In addition to being hallowed common law principles, the attorney-client privilege and the work product doctrine are also embedded in Maryland law through statute and rule. The attorney-client privilege is "based upon the public policy that an individual in a free society should be encouraged to consult with his attorney whose function is to counsel and advise him and he should be free from apprehension of compelled disclosures by his legal advisor." Zook, 438 Md. at 241 (quoting State v. Pratt, 284 Md. 516, 520 (1979)) (internal quotation marks omitted). Indeed, the attorney-client privilege is one of "the oldest of the privileges for confidential communications known to the common law." Id. (quoting Upjohn Co. v. United States, 449 U.S. 383, 389 (1981)).

"Once the attorney-client privilege is invoked, the trial court decides as a matter of law whether the requisite privilege relationship exists, and if it does, 'whether or not any such communication is privileged.'" Ehrlich v. Grove, 396 Md. 550, 574 (2007) (quoting E.I. du Pont de Nemours & Co., 351 Md. at 415). Under Maryland law, the party asserting the privilege bears the burden of establishing whether it applies to evidence in the case. E.I. du Pont de Nemours & Co., 351 Md. at 415. "Although the court makes a legal determination about the existence of a protective privilege, . . . [it] makes a factual determination with respect to satisfaction of the burden." Catler v. Arent Fox, LLP, 212 Md.App. 685, 702-03 (citation omitted), reconsideration denied (Sept. 3, 2013), cert. denied sub nom. Blumberg v. Fox, 435 Md. 502 (2013). "[T]he burden of substantiating non-discoverability . . . cannot be met by conclusory allegations or mere assertions." Id. (quoting Gallagher Evelius & Jones, LLP v. Joppa Drive-Thru, Inc., 195 Md.App. 583, 598 (2010)) (internal quotation marks omitted). Where a person asserting privilege has met his or her initial burden that "person may not be compelled to testify in violation of the attorney-client privilege, " and this prohibition extends to bar the compelled production of privileged documents. See, e.g., Ashcraft & Gerel v. Shaw, 126 Md.App. 325, 350-51 (1999).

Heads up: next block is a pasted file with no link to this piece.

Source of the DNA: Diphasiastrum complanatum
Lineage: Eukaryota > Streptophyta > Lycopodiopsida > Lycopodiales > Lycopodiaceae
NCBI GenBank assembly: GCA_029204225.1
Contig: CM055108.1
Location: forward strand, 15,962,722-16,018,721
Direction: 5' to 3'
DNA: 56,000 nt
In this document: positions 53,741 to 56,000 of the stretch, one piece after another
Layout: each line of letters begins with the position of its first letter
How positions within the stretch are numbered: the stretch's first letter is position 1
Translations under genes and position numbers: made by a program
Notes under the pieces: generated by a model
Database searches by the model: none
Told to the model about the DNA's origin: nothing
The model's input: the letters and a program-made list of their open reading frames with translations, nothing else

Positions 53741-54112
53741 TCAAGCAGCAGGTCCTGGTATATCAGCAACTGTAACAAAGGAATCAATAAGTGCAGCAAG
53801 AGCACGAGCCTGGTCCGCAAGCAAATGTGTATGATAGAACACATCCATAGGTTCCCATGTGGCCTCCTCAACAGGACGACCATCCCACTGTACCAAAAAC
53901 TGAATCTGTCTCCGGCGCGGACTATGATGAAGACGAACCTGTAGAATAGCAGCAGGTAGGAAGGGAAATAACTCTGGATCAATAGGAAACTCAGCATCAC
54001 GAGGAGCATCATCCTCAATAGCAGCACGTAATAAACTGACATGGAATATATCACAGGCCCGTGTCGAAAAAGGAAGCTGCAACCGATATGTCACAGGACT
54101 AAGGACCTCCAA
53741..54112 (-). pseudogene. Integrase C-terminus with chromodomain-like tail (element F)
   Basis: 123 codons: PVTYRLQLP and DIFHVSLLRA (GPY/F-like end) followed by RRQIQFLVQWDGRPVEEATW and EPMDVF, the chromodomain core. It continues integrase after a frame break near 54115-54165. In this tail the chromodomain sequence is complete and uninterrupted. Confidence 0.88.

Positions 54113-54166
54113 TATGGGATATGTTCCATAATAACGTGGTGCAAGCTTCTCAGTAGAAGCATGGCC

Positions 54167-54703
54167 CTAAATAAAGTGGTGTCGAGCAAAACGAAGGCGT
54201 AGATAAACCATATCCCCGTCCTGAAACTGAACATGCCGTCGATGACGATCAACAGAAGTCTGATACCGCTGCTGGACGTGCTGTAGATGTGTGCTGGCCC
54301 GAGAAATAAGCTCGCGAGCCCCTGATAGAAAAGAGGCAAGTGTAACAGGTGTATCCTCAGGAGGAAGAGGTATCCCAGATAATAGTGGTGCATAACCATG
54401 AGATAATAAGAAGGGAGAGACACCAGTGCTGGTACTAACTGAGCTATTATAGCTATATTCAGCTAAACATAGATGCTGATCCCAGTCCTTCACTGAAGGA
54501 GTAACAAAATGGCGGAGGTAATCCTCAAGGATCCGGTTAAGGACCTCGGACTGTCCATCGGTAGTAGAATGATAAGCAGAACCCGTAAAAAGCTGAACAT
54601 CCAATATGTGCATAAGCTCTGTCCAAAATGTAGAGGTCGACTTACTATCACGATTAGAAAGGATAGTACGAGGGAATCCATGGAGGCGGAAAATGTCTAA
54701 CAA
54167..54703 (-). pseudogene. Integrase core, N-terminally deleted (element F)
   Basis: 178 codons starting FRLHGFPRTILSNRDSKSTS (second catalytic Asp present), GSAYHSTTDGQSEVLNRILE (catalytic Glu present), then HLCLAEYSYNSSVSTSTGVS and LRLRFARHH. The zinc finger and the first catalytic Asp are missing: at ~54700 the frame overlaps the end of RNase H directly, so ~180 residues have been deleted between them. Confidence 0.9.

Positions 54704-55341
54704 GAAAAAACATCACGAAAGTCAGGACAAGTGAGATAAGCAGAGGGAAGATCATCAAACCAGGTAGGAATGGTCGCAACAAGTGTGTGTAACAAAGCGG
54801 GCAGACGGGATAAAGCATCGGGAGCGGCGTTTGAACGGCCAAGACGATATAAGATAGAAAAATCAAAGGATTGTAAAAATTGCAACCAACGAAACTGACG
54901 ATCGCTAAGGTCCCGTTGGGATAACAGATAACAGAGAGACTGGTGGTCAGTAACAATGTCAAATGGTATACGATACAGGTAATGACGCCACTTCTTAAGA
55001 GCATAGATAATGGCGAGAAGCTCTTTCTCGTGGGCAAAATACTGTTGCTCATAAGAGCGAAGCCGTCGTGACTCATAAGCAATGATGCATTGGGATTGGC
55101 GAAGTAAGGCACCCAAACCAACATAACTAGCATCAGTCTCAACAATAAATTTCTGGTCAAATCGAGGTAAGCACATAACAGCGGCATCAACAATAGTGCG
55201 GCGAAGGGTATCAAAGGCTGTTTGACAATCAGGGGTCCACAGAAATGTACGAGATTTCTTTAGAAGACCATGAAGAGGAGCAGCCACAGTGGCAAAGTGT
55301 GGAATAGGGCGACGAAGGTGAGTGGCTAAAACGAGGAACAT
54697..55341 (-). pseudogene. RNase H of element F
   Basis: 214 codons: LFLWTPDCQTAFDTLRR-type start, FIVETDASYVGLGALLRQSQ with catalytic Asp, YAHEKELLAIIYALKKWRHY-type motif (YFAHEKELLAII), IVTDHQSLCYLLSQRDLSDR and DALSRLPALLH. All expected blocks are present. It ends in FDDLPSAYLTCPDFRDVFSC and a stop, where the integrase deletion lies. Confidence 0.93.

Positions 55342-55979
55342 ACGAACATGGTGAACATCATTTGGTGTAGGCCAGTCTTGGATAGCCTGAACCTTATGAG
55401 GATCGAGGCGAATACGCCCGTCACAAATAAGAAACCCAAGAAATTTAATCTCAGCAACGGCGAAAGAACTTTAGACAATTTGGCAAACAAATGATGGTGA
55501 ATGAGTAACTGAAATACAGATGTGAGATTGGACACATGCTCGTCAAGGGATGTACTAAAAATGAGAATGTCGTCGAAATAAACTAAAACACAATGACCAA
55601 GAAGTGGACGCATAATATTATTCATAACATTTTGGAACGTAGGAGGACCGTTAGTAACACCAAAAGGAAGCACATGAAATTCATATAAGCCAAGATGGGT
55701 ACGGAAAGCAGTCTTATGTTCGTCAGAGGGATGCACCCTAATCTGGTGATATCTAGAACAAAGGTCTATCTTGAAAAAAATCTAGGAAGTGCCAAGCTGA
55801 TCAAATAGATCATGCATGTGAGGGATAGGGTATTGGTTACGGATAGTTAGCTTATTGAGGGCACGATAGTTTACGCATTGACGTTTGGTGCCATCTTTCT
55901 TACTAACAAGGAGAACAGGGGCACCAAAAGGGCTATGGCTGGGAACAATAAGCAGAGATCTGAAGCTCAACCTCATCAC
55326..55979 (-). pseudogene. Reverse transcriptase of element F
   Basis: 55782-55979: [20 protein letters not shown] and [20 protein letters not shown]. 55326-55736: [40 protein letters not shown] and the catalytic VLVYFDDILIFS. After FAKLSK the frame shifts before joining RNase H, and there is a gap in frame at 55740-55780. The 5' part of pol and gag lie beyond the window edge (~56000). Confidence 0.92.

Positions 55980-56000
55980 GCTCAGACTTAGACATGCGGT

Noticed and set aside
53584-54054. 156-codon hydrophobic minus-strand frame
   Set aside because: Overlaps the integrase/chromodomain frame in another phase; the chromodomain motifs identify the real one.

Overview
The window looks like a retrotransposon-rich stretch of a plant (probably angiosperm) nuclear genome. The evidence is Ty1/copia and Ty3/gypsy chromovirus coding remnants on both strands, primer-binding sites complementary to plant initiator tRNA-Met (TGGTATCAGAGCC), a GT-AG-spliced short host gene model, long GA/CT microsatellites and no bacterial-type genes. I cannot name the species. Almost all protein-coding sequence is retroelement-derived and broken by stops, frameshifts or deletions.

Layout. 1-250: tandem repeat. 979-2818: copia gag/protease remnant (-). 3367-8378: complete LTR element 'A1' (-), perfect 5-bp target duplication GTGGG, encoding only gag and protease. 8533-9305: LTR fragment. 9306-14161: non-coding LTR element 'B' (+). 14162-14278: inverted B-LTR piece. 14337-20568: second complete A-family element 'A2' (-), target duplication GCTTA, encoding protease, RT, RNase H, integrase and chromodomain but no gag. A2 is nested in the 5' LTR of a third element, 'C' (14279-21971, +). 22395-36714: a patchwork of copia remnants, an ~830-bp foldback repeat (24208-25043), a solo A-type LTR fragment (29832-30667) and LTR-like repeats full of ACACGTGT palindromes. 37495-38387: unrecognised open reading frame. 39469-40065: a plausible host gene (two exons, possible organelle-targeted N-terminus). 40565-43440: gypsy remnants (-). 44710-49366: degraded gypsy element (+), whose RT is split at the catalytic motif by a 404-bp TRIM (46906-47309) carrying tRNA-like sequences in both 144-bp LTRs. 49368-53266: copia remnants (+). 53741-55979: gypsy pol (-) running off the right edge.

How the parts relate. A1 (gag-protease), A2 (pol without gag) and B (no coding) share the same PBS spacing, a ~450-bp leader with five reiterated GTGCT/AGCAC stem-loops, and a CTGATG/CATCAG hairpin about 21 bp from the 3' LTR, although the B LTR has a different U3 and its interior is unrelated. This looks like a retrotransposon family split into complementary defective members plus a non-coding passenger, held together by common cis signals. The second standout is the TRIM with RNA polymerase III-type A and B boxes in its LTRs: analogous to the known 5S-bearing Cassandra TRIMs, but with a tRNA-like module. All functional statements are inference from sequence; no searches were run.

Similarly, the work product doctrine "protects from discovery the work of an attorney done in anticipation of litigation or in readiness for trial." Catler, 212 Md.App. at 702 (quoting E.I. du Pont de Nemours & Co., 351 Md. at 407). Maryland Rule 2-402(d) provides:

Work Product. Subject to the provisions of sections (f) and (g) of this Rule, a party may obtain discovery of documents, electronically stored information, and tangible things prepared in anticipation of litigation or for trial by or for another party or by or for that other party's representative (including an attorney, consultant, surety, indemnitor, insurer, or agent) only upon a showing that the materials are discoverable under section (a) of this Rule and that the party seeking discovery has substantial need for the materials in the preparation of the case and is unable without undue hardship to obtain the substantial equivalent of the materials by other means. In ordering discovery of these materials when the required showing has been made, the court shall protect against disclosure of the mental impressions, conclusions, opinions, or legal theories of an attorney or other representative of a party concerning the litigation.

(Emphasis added). In E.I. du Pont de Nemours & Co. v. Forma-Pack, Inc., the Court of Appeals recognized that, like the attorney-client privilege, "the party claiming the privilege bears the burden 'to substantiate its non-discovery assertion by a preponderance of the evidence[.]'" 351 Md. at 409 (quoting Kelch v. Mass. Transit Admin., 287 Md. 223, 229 (1980)). Determining "whether a document or other tangible thing was 'prepared in anticipation of litigation or for trial' . . . is essentially a question of fact, which, if in dispute, is to be determined by the trial judge following an evidentiary hearing." Id. (quoting Kelch, 287 Md. at 228).